What’s required to grow hemp in Iowa? Ag agency releases proposed rules for comment
The legalization of hemp is spurring U.S. farmers into unfamiliar terrain, enticing them with profits amid turmoil in agriculture while proving to be a tricky endeavor in the early stages (Nov. 21) AP Domestic
Iowa farmers have a chance to comment on the state’s proposed rules for growing hemp — from the cost to get licensed to the testing and harvest requirements.
In addition to seeking input from Iowans, the state has submitted its proposed rules to the U.S. Department of Agriculture for consideration. The USDA has 60 days to review the rules and provide feedback.
The timing should enable farmers to plant hemp this spring. Hemp is a strain of cannabis plant that contains low levels of THC, the compound in marijuana that gets people high.
The 2018 Farm Bill legalized the production of hemp, and Iowa lawmakers followed suit last year, passing a bill that allows each farmer to grow up to 40 acres of hemp.
Iowa farmers could be growing hemp next year after USDA’s release of crop regulations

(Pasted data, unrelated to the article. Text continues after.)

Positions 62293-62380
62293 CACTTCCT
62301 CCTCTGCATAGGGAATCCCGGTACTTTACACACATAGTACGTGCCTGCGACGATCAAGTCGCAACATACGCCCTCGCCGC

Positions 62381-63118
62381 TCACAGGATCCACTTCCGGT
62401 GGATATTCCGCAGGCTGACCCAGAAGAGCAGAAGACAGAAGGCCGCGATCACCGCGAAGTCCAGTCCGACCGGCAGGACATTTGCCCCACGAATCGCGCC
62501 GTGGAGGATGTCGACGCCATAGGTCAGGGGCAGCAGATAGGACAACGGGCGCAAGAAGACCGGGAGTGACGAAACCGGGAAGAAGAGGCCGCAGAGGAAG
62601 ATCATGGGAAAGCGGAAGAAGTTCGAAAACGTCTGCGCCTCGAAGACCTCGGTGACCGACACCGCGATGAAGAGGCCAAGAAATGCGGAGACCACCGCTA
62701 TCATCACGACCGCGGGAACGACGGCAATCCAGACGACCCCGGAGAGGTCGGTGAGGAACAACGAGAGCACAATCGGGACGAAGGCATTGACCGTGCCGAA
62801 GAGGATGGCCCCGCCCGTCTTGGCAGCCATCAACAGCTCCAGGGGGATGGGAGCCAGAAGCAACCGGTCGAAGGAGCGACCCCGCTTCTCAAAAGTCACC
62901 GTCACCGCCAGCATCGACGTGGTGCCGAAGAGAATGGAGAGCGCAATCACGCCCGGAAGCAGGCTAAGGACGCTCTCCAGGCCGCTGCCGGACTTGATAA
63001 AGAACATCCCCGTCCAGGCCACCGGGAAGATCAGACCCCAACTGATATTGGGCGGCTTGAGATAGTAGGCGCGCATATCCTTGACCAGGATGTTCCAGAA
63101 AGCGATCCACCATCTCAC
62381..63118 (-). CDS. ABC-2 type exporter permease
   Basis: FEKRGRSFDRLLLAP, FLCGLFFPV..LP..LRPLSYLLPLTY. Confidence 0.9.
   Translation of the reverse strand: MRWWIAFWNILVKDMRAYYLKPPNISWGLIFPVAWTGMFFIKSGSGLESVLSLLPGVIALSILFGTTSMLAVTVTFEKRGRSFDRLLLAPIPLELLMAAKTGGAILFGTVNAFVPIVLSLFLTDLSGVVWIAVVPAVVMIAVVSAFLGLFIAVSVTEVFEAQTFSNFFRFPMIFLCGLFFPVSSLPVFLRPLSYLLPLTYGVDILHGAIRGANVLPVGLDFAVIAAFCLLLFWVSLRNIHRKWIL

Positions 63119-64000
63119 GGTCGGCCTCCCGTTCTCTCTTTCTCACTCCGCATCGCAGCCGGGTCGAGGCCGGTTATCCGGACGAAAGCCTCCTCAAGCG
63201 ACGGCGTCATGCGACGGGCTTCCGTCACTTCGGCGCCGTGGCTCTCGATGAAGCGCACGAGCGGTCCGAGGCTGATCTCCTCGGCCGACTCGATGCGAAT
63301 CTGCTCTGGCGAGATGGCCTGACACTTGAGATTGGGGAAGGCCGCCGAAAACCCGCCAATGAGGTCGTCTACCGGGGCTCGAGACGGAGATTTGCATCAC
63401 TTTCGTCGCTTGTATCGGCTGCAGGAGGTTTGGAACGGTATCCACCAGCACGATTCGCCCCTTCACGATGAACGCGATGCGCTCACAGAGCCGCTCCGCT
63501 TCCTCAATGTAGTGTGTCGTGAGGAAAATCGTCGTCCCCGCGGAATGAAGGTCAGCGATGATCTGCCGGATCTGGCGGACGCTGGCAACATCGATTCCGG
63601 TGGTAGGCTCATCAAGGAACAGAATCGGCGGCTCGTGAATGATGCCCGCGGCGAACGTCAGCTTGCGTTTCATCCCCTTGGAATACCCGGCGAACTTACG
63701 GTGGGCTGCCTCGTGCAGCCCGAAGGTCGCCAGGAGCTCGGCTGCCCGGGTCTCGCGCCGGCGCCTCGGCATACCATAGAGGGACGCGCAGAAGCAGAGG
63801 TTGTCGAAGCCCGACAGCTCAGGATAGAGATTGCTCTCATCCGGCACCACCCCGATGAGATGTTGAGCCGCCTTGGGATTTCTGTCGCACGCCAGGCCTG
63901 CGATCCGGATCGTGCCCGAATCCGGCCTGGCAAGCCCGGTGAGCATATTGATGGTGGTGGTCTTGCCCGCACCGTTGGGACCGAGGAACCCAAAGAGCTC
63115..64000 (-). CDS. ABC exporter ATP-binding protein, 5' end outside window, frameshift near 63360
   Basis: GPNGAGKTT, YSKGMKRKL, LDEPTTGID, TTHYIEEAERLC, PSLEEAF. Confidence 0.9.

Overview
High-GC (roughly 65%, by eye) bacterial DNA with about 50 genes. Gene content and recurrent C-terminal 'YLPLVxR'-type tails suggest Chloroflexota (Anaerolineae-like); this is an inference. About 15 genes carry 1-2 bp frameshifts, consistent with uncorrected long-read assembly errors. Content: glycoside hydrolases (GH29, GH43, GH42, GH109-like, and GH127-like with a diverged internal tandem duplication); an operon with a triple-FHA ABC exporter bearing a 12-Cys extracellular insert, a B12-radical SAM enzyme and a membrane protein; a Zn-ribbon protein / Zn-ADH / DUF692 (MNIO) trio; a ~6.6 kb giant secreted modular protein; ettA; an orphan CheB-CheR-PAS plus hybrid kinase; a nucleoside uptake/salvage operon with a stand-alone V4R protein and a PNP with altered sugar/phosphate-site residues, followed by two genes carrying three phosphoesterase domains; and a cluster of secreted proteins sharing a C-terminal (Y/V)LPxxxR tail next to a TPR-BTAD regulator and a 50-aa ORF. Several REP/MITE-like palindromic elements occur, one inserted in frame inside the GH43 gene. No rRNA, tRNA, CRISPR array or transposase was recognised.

The state estimates the hemp program, designed to be self-sustaining, will cost $304,000 the first year. It’s unclear, however, how many acres might be planted, said Robin Pruisner, hemp administrator for the Iowa Department of Agriculture.
“I joke that it could be anywhere between three and 3,000 farmers,” said Pruisner, who adds that grower interest has been significant.
Farmers wanting to grow hemp must submit fingerprints for a criminal background check and have no drug-related offenses from the past decade.
Getting a license to grow hemp depends on the number of acres. Five acres costs $525 in licensing, for example, while 40 acres costs $1,200. At the time of licensing, farmers also must pay $1,000 for the testing required before harvest.
The state wants a 30-day notice before farmers anticipate harvesting their hemp, and gives them 15 days after testing to combine their crop before new samples are required.
The state will order farmers to destroy crops with more than 0.3% THC.
But before farmers decide to grow hemp, Pruisner said they should know where they plan to sell their crop. Growers in other states have failed to find processors and are still holding last year’s harvest.
U.S. farmers hope to tap into the market for hemp-derived cannabidiol, commonly called CBD, used in everything from pet food to wine and creams that help relieve aches and pains.
But state officials remind Iowans that the state’s commercial hemp production program does not legalize the use of CBD for human consumption in the state. The Federal Drug Administration is still working to determine if CBD is safe for human consumption.
Farmers wanting to grow hemp in Iowa should prepare to have criminal background checked, and pay for licensing and testing, under proposed rules.